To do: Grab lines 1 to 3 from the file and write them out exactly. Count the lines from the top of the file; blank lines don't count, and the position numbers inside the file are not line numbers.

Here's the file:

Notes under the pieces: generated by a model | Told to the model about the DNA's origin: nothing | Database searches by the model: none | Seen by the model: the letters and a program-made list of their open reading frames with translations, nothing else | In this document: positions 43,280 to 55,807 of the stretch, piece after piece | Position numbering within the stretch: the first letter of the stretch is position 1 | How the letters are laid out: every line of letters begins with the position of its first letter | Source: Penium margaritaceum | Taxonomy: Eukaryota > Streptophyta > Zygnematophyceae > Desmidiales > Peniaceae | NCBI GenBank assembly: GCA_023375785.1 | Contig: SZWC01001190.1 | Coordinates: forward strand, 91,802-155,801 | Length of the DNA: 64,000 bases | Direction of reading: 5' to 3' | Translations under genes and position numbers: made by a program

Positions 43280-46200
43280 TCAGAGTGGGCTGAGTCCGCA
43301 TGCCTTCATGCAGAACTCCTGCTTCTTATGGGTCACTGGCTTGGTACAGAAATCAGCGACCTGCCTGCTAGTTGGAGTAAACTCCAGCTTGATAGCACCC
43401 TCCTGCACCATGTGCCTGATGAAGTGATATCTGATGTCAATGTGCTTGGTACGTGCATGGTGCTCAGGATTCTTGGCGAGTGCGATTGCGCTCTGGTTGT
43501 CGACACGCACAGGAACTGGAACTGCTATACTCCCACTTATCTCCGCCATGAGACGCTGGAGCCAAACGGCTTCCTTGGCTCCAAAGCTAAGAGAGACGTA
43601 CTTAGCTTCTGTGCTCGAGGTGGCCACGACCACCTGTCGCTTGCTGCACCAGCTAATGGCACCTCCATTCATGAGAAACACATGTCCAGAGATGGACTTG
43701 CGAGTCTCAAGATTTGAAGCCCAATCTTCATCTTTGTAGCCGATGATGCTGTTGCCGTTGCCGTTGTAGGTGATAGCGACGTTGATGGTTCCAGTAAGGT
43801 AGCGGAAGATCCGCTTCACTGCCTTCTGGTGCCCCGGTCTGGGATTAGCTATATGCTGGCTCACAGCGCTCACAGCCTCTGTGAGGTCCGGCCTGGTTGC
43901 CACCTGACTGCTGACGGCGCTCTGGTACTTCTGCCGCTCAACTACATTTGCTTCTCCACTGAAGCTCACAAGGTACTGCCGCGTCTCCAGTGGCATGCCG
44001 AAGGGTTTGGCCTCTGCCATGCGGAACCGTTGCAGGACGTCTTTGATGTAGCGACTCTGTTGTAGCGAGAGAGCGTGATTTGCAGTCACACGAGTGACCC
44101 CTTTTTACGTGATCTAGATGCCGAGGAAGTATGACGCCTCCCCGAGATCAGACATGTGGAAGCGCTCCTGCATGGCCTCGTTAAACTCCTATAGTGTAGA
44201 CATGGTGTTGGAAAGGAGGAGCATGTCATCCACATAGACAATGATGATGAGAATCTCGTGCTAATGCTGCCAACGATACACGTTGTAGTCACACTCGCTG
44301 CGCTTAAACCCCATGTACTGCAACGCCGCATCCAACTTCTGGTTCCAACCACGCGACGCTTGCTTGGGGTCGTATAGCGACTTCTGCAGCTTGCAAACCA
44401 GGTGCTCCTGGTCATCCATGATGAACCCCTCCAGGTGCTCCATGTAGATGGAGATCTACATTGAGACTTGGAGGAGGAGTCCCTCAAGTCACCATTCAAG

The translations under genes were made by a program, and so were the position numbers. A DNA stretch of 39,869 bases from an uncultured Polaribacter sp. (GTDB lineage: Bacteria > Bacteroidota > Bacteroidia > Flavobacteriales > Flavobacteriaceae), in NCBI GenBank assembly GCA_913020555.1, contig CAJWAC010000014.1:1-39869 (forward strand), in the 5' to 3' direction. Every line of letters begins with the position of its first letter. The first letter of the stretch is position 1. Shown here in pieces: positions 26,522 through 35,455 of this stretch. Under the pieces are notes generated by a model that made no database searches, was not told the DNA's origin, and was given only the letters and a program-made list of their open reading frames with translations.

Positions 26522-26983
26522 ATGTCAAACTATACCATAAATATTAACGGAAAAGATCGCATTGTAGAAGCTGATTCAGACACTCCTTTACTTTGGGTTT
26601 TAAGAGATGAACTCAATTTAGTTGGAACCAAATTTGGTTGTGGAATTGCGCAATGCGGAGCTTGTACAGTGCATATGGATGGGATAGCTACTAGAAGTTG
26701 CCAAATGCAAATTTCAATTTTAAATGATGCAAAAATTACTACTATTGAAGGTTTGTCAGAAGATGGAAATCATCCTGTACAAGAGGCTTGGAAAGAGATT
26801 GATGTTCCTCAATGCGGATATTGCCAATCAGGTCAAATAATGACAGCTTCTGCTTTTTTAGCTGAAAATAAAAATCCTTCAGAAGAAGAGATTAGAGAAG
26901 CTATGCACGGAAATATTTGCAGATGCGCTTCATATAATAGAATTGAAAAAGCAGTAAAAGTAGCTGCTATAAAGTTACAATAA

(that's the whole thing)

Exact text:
Notes under the pieces: generated by a model | Told to the model about the DNA's origin: nothing | Database searches by the model: none | Seen by the model: the letters and a program-made list of their open reading frames with translations, nothing else | In this document: positions 43,280 to 55,807 of the stretch, piece after piece | Position numbering within the stretch: the first letter of the stretch is position 1 | How the letters are laid out: every line of letters begins with the position of its first letter | Source: Penium margaritaceum | Taxonomy: Eukaryota > Streptophyta > Zygnematophyceae > Desmidiales > Peniaceae | NCBI GenBank assembly: GCA_023375785.1 | Contig: SZWC01001190.1 | Coordinates: forward strand, 91,802-155,801 | Length of the DNA: 64,000 bases | Direction of reading: 5' to 3' | Translations under genes and position numbers: made by a program

Positions 43280-46200
43280 TCAGAGTGGGCTGAGTCCGCA